News / City Life

Best temples in Kamakura to see hydrangeas

Kamakura hydrangea
Photo: Tabea Greuner

First, the bad news: from now until mid-July, you can expect wet and gloomy days in Tokyo. But the good news is, the rainy season will bring on the bloom of colourful hydrangeas (ajisai in Japanese).

To see them all in their colourful glory, hop on the Shonan-Shinjuku (or Yokosuka) line at Shinjuku Station for a direct, one-hour ride to Kita-Kamakura Station. From there, it’s a short walk to three of the area’s most majestic temples – Tokei-ji, Jochi-ji and Meigetsu-in – all of them feature an abundance of the pretty flowers in various shades of blue and pink.

Kamakura hydrangea

Photo: Tabea Greuner

Tokei-ji Temple

This tranquil temple is just a four-minute walk from Kita-Kamakura Station. The sacred grounds feature several beautifully landscaped walkways, complete with Japanese elements such as Buddha statues and stone lanterns, all of which provide the perfect background for your ajisai shots. Take in the peaceful surroundings over a cup of green tea at the on-site tea house; it even looks out to the adjoining iris garden.

Kamakura hydrangea

Photo: Tabea Greuner

Tokei-ji played a crucial and noble role in the local history: founded in 1285 by a nun named Kakusan Shido-ni, the temple offered asylum to women seeking refuge from their abusive husbands. Back then, a woman cannot initiate or file for a divorce. However, after spending three years in the nunnery, the temple could then officially authorise the divorce; this tradition lasted for almost 600 years.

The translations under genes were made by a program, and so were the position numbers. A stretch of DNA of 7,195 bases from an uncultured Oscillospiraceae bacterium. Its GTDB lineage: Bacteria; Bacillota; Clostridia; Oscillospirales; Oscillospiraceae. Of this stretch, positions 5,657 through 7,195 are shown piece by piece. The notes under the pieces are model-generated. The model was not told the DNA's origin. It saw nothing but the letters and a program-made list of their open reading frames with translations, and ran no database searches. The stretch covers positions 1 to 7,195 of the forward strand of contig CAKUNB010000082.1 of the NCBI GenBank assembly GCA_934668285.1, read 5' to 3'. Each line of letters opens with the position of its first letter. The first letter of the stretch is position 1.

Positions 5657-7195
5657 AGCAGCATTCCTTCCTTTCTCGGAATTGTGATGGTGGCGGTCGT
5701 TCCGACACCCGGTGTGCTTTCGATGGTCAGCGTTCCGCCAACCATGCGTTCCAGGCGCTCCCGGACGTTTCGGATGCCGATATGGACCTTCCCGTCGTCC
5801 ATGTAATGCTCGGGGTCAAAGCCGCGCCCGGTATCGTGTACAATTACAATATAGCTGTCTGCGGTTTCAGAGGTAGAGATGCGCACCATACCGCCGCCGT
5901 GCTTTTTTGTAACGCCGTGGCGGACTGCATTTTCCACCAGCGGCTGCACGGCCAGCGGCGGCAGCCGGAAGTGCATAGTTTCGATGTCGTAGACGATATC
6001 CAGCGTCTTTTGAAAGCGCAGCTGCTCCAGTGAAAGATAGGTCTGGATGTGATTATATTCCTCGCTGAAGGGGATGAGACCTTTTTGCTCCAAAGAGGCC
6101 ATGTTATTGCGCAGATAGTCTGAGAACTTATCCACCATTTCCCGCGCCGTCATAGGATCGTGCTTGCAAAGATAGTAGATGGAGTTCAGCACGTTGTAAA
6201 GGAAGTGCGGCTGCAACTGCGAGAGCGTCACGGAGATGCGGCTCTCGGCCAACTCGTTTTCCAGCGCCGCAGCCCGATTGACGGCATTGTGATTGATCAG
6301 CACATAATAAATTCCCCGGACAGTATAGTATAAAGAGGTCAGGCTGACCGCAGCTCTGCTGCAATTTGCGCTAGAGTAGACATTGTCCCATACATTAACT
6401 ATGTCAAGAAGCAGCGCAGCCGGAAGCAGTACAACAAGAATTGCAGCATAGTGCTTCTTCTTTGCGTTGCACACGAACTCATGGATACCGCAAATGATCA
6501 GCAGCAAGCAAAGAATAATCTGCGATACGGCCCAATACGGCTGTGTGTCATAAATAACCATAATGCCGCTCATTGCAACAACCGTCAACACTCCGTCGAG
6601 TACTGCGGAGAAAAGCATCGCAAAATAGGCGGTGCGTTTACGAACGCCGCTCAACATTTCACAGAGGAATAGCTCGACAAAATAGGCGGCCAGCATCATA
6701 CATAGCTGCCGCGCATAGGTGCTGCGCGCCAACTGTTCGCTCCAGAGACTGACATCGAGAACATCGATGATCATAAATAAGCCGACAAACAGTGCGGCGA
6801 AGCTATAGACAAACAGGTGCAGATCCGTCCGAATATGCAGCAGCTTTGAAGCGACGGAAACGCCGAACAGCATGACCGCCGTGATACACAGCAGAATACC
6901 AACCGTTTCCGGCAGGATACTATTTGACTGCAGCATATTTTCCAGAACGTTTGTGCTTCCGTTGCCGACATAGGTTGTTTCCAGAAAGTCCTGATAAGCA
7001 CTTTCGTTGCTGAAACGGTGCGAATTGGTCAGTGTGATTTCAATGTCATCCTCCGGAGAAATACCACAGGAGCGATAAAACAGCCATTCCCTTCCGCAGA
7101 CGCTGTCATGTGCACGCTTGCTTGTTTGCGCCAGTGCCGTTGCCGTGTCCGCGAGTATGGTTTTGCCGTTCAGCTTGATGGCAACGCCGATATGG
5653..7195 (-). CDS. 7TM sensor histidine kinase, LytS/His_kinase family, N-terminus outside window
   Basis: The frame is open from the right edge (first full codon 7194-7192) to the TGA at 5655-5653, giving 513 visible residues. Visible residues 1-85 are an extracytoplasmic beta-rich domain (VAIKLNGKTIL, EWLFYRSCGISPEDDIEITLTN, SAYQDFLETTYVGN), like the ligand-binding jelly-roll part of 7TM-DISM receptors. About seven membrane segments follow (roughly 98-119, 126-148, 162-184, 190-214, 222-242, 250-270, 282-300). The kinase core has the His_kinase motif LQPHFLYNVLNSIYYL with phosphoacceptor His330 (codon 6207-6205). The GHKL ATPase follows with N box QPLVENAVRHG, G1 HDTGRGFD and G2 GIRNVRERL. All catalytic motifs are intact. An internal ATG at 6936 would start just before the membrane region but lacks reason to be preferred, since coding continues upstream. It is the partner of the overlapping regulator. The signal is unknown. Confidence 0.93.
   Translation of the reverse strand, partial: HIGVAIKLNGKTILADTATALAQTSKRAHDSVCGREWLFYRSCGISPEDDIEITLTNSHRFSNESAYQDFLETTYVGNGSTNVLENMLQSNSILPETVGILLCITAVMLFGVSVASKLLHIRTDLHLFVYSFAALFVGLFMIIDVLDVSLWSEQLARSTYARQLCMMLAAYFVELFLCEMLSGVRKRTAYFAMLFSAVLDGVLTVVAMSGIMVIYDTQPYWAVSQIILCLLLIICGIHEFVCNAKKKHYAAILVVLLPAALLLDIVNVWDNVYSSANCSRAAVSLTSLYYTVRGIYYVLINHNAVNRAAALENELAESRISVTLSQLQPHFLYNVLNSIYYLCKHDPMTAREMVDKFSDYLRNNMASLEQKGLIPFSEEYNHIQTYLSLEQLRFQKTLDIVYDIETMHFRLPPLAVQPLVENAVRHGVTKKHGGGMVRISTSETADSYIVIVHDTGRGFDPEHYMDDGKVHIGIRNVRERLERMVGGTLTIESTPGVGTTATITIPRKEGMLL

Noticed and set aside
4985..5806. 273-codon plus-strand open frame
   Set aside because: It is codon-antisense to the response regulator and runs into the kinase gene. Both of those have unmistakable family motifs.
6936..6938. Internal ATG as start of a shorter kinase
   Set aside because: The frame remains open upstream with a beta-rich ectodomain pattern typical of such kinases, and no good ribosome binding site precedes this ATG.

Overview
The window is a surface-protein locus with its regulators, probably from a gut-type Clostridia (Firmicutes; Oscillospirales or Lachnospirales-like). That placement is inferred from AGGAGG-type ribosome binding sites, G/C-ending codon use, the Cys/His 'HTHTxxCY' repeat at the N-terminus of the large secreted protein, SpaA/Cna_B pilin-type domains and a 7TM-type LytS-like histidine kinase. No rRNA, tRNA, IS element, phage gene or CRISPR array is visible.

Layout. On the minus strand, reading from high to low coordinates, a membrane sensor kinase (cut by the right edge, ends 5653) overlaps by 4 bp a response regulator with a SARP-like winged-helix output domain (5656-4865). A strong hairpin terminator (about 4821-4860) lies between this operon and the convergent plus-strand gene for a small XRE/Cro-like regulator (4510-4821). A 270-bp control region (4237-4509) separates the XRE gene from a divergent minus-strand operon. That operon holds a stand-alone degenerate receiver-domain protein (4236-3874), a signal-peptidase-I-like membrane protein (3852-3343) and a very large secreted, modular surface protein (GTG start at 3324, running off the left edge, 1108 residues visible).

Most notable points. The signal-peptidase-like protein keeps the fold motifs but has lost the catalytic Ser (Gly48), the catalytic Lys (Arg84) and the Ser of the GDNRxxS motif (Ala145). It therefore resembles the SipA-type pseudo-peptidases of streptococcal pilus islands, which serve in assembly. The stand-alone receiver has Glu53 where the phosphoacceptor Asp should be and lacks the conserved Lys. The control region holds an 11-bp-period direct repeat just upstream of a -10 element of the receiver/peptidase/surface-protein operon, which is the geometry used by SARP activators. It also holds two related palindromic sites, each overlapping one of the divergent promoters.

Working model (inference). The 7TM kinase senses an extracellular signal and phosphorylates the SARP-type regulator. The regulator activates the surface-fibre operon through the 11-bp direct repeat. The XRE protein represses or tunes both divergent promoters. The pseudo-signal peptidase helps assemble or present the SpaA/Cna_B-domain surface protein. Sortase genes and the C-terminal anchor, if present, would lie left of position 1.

8.30am-4.30pm (Apr-Sep), 8.30am-4pm (Oct-Mar). ¥200, junior high and primary school students ¥100.

Kamakura hydrangea

Photo: Tabea Greuner

Jochi-ji Temple

To see the hydrangeas, you don’t even need to enter the Jochi-ji temple grounds as the outside compound is already picture-perfect. The wooden shoro-mon, a two-storey structure combining the temple gate and a belfry housing a 700-year-old bell, blends in perfectly with its lush surroundings.

Kamakura hydrangea

Photo: Tabea Greuner

This Zen Buddhist temple was founded in 1283 by members of the ruling Hojo clan. Originally, the sacred grounds feature eleven buildings, but they all collapsed during the Great Kanto earthquake in September 1923. So the structures you see today are recent reconstructions.

9am-4pm. ¥200, children ¥100.

Kamakura hydrangea

Photo: Tabea Greuner

Meigetsu-in Temple

Meigetsu-in isn’t called the Ajisai-dera (hydrangea temple) without reason. The number one destination among hydrangea lovers, it boasts one of the most beautiful gardens in the area. Take a scenic stroll up the hill and you'll find Instagram-perfect walkways lined with over 2,500 pastel blue flowers.

Kamakura hydrangea

Photo: Tabea Greuner

Along the walkways you’ll find several temple iconographies such as Buddha statues, little shrines and even wooden ema plaques adorned with hydrangeas. The garden is crowded and hence you’ll end up spending more time here – but it’s worth the effort.

Kamakura hydrangea

Photo: Tabea Greuner

Meigetsu-in was built in 1383 by Uesugi Norikata (1335-1394), and originally it belonged to a larger temple complex, which was abolished during the Meiji Restoration of 1868. Since then, the temple has become an independent entity. The name ‘Meigetsu’ can mean ‘bright moon’, and if we think of the Japanese folklore which says that rice cake-pounding rabbits live on the moon, it’s no mystery why you’ll find several adorable bunny statues at the temple. Psst… there are some live ones at the top of the hill.

9am-4pm (8.30am-5pm in June). ¥300 (¥500 in June and during autumn foliage season).

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